Melody Mitchell – Being Her Authentic Self

1DSC_3659 copyI first met Melody when she came to one of our photography walkabouts here in Kuwait. At the time, she stood out to me because of her warm friendly smile and open personality. In that moment, I had no idea of who she was, only that something inside me made me want to get to know her better. Fast forward a few years and this beautiful soul has truly left her mark on many woman in Kuwait and abroad, including myself.

groupShe is a true leader in her field and one of the most decent and inspiring individuals I have ever met.

Melody has been in the US military, specifically the air force, for 19 years already, and her heart has been in Middle East relations for most of that. As a woman in the air force she has had to fly against the wind (excuse the pun) for most of that journey trying to carve out her own path in a very male dominant industry. She has been remarkable in further supporting other women in military, both US and Kuwaiti. Melody started the Lean In initiative in Kuwait which has been literally life changing for women in business in the Middle East. It is a network of women who come together to uplift and support one another in a safe, open circle.

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Image provided by Melody

Through her work with both the US and Kuwaiti women in service she has been able to debunk some preconceived ideas that many people have about woman in the region. She shines a light on how strong and respected women really are. Granted it hasn’t always been that way, but she highlights and builds on these positive changes in today’s society.

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Image provided by Melody

We had the most wonderful conversation around us as women learning how to be our true authentic selves and, more specifically, what it means. Men help each other out, they lift each other up automatically, and women need to do the same! Both Katie and I have this deep desire to do just that – lift one another up. And thankfully this blog has given us a platform to highlight remarkable women in business and in life, remarkable women like Melody!

Bridging the gap between men and women in business, her main piece of advice for women is, “don’t try to simulate the way a man would do business, we are not little men, we are women and we come with our own unique, highly valuable qualities and need to be appreciated for who we are. – Man I love this chick!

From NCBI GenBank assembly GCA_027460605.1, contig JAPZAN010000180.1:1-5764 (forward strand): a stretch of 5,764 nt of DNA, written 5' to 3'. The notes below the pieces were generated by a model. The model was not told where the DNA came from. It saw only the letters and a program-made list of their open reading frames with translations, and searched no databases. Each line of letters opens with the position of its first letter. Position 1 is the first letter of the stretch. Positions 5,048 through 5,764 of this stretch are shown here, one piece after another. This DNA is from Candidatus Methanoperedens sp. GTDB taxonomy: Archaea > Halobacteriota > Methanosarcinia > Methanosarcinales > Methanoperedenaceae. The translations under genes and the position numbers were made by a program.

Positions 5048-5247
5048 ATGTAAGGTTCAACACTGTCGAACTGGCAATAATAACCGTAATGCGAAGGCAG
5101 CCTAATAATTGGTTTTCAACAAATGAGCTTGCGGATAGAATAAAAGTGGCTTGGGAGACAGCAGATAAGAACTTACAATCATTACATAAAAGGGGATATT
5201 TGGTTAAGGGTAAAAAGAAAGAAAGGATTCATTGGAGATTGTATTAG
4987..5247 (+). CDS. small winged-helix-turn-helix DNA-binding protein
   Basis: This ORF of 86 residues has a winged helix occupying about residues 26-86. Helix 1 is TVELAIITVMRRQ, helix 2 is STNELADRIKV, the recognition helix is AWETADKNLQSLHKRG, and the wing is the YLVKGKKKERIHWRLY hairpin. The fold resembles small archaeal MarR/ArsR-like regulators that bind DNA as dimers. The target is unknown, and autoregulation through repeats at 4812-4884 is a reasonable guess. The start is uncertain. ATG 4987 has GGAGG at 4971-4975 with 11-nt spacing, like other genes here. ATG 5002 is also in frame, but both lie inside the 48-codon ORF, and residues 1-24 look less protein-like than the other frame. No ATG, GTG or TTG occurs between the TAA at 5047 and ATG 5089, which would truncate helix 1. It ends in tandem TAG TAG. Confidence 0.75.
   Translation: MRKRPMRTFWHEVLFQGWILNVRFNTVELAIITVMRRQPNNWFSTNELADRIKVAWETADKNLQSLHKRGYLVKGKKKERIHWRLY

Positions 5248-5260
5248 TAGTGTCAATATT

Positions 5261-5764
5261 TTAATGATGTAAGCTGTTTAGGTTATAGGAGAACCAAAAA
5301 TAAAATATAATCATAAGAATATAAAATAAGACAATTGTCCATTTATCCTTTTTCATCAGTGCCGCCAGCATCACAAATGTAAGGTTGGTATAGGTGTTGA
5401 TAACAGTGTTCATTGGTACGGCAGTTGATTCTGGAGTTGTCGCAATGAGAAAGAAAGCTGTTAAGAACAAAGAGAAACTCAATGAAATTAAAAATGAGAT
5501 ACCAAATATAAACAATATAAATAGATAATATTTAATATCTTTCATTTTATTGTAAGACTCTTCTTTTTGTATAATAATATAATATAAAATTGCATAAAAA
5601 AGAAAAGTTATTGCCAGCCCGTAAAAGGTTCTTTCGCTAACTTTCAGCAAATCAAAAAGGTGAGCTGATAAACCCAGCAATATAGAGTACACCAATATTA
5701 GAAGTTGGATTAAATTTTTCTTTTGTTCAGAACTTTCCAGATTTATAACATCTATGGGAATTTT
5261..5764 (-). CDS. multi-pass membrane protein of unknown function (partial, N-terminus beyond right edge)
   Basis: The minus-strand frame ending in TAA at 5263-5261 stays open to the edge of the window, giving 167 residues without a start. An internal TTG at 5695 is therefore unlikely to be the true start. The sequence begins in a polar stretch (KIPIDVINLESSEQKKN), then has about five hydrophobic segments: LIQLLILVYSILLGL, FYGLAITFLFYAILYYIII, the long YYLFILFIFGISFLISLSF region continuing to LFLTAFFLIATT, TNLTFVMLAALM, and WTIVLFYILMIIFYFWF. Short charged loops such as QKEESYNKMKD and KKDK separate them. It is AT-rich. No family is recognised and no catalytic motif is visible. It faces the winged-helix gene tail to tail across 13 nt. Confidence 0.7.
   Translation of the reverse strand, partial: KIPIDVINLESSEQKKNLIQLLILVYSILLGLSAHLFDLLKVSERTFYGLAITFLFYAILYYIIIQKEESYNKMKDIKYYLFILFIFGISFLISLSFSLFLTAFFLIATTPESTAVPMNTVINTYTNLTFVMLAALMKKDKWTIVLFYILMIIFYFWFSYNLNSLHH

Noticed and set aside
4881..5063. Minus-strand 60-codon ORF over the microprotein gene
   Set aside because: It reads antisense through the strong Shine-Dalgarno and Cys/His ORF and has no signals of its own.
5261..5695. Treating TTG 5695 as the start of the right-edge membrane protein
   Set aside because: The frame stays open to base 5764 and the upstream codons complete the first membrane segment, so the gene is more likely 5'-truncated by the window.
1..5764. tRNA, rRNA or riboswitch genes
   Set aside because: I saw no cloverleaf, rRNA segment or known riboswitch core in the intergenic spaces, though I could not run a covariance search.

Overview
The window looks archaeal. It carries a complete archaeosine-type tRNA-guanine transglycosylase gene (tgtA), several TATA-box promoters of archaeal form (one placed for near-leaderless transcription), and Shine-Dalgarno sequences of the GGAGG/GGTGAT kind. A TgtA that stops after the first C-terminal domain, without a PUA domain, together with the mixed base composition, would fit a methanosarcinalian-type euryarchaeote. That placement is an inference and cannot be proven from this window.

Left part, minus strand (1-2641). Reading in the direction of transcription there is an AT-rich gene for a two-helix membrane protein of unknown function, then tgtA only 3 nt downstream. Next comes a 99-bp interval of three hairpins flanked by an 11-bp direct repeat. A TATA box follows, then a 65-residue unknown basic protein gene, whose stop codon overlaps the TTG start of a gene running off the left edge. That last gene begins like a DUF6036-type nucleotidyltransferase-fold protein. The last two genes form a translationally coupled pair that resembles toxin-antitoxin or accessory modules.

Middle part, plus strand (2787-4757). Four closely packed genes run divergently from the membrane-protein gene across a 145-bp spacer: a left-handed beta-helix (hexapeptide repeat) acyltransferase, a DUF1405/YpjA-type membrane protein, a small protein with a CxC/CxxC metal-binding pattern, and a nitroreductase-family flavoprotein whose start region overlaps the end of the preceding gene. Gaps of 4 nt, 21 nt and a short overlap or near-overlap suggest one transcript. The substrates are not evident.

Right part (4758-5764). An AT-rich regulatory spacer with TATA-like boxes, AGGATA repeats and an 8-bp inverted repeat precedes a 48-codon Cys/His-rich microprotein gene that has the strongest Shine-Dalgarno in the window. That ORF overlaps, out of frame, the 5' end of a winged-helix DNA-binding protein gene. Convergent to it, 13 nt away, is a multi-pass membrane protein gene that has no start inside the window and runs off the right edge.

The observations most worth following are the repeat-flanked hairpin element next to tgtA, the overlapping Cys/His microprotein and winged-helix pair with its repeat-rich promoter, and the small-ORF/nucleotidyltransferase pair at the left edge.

This incredibly strong, talented lady was asked to participate in the TEDx talk at AUK in Kuwait and I encourage you to take a listen to the link below. It’s so worth the time. Well done Melody and so well spoken too!

I’m excited to see where this amazing individual ends up next, the itsacolourfulworld team wishes her all the best – rise and shine!

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Cheers,

la

 

Colorful Oman

{Guest post by: Jillian Bellamy}

As Lindy-Ann described in her recent Sepia post, life in the desert can become a bit…. monochromatic. Sure, we get to enjoy the ever-changing blues of the gulf, and the color of sand has its own charm; especially when it blows in and turns the whole world orange, but there is a lot to be missed when you decide to call a Kuwait  your home. Of course, there are the obvious changing autumn leaves, bright blooms of spring, and even the dreariness of a grey winter sky, but what my family and I didn’t realize we were missing were the not so obvious scenes. The colors of the earth itself were lacking in our palette. That is, until we hit the road out of Muscat, Oman and embarked on a feast for the eyes and the soul. This was our third trip to the Sultanate of Oman, and this gem of the Middle East is certainly worth the repeat visits.

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We have been fortunate to travel to some pretty enchanting places on this planet, and Oman nears the top of the list. I’ve never felt so beckoned to explore every nook and cranny and venture down so many paths less chosen. Oops, back to reality – we had two kids in tow, so ALL of the nooks and crannies may have been off limits, but we managed to stumble upon our fair share.